Photographs actually impair your memory of an event, rather than support it
A new study shows that photographing something doesn't help you remember it. Looks like the ol' "Take a picture, it'll last longer" insult doesn't actually hold any water.
Photography is a noble hobby, and a worthy profession. The greats—like the late Henri Cartier-Bresson and Garry Winogrand—knew how to take a seemingly innocuous moment of daily life and make it art. But the other 99.9999% of photography doesn't reach such lofty goals. In actual fact, most photos are throwaway. In 2014 alone, 1.8 billion photos were uploaded to the internet every day... meaning that 617 billion photographs were uploaded that year.
And why are we taking and uploading so many pictures? That's not for me, a lowly editor, to say. There's probably some reason having to do with wanting to leave an impression on this world, proving that we lived, that we were there, and that, yes, we existed. Yada yada yada, sands of time, etc.
But that's not exactly the case, as it looks like we might be doing all this work for very little. A study from UC Santa Cruz shows that photographs don't actually present the truth of the moment: they actually distort it.
The reason? Cognitive offloading. It's the reason why diarying is an effective therapeutic technique: we encode our memories and therefore preserve them. It turns out that photographing gives the photographer significantly less need to encode (i.e. we tend to put more mental stock, if you will, into the photograph that we just took rather than actually encoding the memory ourselves).
In one experiment, two study groups were given 10-15 seconds to memorize paintings, one group used Snapchat (ephemeral pictures) to document the paintings, the other was given the regular iPhone camera/pictures app. That 2nd group was told right before the memory test that they wouldn't able to use the pictures. In the second experiment, the Snapchat group was instructed to delete the photos manually after 15 seconds, and the 2nd group was given 15 seconds of viewing time after they had taken a picture.
In both experiments, the groups seemed to rely more heavily on the photos than their own memory. The conclusion the study reached was that 62.5% of the participants thought that they remembered more about the paintings than the post-viewing test showed, while only 19% of the participants realized that their photography actually lessened the experience of memorizing the photos.
Confused as to what Snapchat and iPhones have to do with photography and memory? This paragraph from the study does an excellent job of summing it up:
Although speculative, one possible interpretation of this finding is that participants suffered from a sort of metacognitive illusion. Specifically, photo-taking may have given participants a subjective sense of encoding fluency, leading them to think they had already encoded the objects—not only via the camera but via their own organic memory—thus rendering them less likely to put additional effort toward encoding the objects in the time that followed. Said differently, photo-taking may have led participants to think that they had already encoded the paintings, making them less likely to employ the type of encoding strategies that would have been useful for improving memory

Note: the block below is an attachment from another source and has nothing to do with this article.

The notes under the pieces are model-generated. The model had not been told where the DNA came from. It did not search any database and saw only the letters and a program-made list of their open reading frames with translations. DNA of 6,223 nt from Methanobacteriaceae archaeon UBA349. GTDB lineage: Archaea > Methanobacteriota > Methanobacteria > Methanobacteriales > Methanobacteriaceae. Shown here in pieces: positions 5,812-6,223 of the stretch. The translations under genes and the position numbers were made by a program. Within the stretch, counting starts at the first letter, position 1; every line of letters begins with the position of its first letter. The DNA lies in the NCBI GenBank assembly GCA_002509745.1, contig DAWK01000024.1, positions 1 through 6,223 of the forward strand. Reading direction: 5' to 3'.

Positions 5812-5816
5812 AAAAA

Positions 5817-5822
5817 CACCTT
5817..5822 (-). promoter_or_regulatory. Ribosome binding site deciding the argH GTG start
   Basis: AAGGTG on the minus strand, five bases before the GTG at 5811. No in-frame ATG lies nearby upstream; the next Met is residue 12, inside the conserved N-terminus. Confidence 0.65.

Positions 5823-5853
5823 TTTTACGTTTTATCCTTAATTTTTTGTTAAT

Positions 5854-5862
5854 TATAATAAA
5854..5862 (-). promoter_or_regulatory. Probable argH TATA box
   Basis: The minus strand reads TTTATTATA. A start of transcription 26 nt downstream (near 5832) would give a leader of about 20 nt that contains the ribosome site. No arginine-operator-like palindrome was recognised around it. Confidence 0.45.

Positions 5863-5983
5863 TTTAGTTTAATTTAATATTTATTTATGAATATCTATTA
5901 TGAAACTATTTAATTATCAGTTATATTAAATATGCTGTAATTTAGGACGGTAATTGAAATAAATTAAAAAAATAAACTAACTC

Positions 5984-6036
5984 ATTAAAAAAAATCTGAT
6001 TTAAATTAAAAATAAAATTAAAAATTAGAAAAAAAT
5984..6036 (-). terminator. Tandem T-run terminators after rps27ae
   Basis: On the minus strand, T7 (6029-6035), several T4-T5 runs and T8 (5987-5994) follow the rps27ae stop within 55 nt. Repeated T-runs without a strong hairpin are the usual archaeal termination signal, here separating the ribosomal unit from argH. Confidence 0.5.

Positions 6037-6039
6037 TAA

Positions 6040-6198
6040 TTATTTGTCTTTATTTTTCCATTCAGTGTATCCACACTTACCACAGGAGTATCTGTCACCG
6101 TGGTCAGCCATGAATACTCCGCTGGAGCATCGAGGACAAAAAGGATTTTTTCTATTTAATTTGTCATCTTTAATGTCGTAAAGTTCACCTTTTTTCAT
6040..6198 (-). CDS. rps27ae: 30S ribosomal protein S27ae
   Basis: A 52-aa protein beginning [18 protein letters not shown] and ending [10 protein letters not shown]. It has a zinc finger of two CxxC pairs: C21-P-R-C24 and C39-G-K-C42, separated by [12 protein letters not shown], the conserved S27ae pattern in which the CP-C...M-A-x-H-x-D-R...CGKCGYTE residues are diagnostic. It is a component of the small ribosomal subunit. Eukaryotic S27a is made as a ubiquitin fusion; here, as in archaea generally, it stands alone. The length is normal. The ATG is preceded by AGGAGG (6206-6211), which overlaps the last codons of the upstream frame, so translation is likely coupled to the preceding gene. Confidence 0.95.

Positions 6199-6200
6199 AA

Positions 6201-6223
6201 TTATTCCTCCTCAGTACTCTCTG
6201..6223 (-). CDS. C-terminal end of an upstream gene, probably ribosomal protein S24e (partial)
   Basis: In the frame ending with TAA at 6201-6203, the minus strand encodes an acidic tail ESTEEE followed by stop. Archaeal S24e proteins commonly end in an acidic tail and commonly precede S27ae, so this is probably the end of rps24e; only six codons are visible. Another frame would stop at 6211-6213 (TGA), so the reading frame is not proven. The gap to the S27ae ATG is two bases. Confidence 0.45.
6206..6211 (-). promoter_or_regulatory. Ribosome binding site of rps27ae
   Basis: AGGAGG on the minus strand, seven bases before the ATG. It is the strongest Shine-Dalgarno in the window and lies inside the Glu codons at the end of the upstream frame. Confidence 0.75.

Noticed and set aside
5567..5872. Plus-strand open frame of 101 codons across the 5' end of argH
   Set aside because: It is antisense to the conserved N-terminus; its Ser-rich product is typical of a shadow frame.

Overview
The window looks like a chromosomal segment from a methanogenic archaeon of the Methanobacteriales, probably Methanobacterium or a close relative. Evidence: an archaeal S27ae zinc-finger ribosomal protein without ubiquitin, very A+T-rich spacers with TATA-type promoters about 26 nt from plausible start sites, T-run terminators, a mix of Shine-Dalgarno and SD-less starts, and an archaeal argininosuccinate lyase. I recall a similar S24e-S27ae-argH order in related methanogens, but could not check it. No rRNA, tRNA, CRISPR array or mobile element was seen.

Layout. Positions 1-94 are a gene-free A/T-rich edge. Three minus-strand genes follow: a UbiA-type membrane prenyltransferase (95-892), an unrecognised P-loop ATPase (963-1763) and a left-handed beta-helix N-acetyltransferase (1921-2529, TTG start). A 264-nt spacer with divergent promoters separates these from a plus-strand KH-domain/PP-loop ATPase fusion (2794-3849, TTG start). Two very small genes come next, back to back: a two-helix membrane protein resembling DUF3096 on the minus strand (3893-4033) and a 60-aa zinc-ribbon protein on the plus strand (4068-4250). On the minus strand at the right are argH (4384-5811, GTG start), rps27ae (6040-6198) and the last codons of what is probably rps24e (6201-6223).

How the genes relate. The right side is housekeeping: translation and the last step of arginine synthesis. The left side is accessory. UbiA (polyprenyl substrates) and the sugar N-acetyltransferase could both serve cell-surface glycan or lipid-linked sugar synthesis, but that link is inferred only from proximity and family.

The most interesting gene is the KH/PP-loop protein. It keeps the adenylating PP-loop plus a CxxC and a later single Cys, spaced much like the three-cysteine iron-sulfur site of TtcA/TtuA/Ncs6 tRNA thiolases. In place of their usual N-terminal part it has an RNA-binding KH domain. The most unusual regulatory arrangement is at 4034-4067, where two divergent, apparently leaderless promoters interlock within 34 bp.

Full disclosure and shameless plug: I'm a photographer. I can attest, at least on the anecdotal level, that if you're using a camera to replace or supplement your memory it'll skew the whole experience. But if you're using a camera to create art, to paint a picture, if you will, then that photograph will hold a lot more water than a casual snapshot. It only takes this one Garry Winogrand picture to prove my point.
Former president of the ACLU Nadine Strossen discusses whether our society should always defend free speech rights, even for groups who would oppose such rights.
- Former ACLU president Nadine Strossen understands that protecting free speech rights isn't always a straightforward proposition.
- In this video, Strossen describes the reasoning behind why the ACLU defended the free speech rights of neo-Nazis in Skokie, Illinois, 1977.
- The opinions expressed in this video do not necessarily reflect the views of the Charles Koch Foundation, which encourages the expression of diverse viewpoints within a culture of civil discourse and mutual respect.
Designers from Luxembourg created a smart planter that can make anyone have a green thumb.
- A design team came up with a smart planter that can indicate 15 emotions.
- The emotions are derived from the sensors placed in the planter.
- The device is not in production yet but you can order it through a crowdfunding campaign.
If you don't want to know anything about your death, consider this your spoiler warning.
- For centuries cultures have personified death to give this terrifying mystery a familiar face.
- Modern science has demystified death by divulging its biological processes, yet many questions remain.
- Studying death is not meant to be a morbid reminder of a cruel fate, but a way to improve the lives of the living.
- Often times, interactions that we think are "zero-sum" can actually be beneficial for both parties.
- Ask, What outcome will be good for both parties? How can we achieve that goal?
- Afraid the win-win situation might not continue? Build trust by creating a situation that increases the probability you and your counterpart will meet again.